Singapore not ashamed of low rank for press freedom

SINGAPORE (Reuters) – Singapore should not be embarrassed
by its lowly ranking on the international press freedom index
because it has achieved top ratings for economic freedom and
prosperity, its senior minister said.

Defending the city-state’s model of press control, former
prime minister Goh Chok Tong said the country should not
subscribe to the Western model of a free press that favors
criticism and opposition.

Instead, Singapore should develop a non-adversarial press
that reported accurately and objectively.

“I do not favor a subservient press. An unthinking press is
not good for Singapore. But press freedom must be practised
with a larger sense of responsibility and the ability to
understand what is in, or not in, our national interests,” Goh
said late on Monday, at the anniversary dinner of the Today
newspaper.

Goh’s comments come a week after an annual index produced
by Reporters Sans Frontieres, a Paris-based media monitoring
group, ranked Singapore 140th out of 167 countries — up four
notches from last year but still faring worse than tightly
governed states such as Russia and Yemen.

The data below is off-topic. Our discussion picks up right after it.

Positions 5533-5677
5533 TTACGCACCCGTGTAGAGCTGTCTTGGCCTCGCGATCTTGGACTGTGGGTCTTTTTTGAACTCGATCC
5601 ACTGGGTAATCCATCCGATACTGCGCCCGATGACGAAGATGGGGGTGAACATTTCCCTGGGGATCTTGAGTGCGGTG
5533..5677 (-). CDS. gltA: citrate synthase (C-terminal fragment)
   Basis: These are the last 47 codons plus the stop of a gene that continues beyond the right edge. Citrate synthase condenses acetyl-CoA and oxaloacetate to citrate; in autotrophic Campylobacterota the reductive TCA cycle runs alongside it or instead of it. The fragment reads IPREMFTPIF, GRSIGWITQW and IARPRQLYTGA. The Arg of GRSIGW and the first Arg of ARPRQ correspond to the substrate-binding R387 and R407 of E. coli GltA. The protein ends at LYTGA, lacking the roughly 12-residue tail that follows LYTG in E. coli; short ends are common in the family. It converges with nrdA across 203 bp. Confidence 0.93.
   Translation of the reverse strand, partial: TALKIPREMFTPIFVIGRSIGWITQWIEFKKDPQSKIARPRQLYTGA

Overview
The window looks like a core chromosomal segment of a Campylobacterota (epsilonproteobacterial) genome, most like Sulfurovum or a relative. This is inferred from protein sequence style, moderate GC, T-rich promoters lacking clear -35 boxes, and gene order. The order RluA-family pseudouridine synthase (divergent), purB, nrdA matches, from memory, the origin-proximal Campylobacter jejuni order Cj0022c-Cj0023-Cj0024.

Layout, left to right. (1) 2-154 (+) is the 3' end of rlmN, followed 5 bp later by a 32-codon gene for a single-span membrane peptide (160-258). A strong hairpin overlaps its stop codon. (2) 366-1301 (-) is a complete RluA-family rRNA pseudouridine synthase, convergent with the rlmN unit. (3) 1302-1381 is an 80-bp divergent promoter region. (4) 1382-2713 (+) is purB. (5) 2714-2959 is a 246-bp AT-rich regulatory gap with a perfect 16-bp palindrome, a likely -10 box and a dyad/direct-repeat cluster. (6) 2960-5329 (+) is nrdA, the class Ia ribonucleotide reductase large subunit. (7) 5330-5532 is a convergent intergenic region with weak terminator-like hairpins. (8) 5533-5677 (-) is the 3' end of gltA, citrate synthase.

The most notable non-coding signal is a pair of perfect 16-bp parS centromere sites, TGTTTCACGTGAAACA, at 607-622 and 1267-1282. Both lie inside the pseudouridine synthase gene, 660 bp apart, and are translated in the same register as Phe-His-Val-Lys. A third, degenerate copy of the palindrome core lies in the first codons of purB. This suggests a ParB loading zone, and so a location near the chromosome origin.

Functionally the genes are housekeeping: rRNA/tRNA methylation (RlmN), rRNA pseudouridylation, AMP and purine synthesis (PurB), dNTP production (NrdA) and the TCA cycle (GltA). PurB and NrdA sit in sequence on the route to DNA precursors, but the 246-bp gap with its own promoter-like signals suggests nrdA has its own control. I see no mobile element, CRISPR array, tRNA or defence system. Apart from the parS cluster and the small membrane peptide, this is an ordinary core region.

In a report accompanying the publication of the latest
index, Reporters San Frontieres (RSF) said Singapore’s low
ranking was due to the complete absence of independent media,
the application of prison sentences for press offences, media
self-censorship and the opposition’s lack of access to state
media.

The report also cited instances where the government used
heavy fines or distribution bans on international newspapers
such as the Asian Wall Street Journal, the Economist and the
International Herald Tribune to “silence Singaporeans or
foreign journalists” who wrote articles that embarrassed the
political elite.

Goh said the RSF report was a “subjective measure computed
through the prism of Western liberals.”

He cited other surveys such as the Transparency
International Index and the US-Based Heritage Foundation’s
Economic Freedom Index, in which Singapore received top
ratings.

“My simple point is this: it has not been proven that
having more press freedom would result in a clean and efficient
government or economic freedom and prosperity,” Goh said.

Singapore is known for heavy-handed censorship in the media
and arts, largely enforced through a system of issuing
publication and performance licenses.

Run by the People’s Action Party for 40 years, Singapore
often gets top marks for its sound economic policies but lags
other Asian countries when it comes to freedom of expression.

Last month, outgoing U.S. ambassador Franklin L. Lavin
slammed the city-state’s curbs on freedom of speech. In the
same month, Britain’s Warwick University dropped plans to set
up a campus in Singapore because of concerns about academic
freedom.

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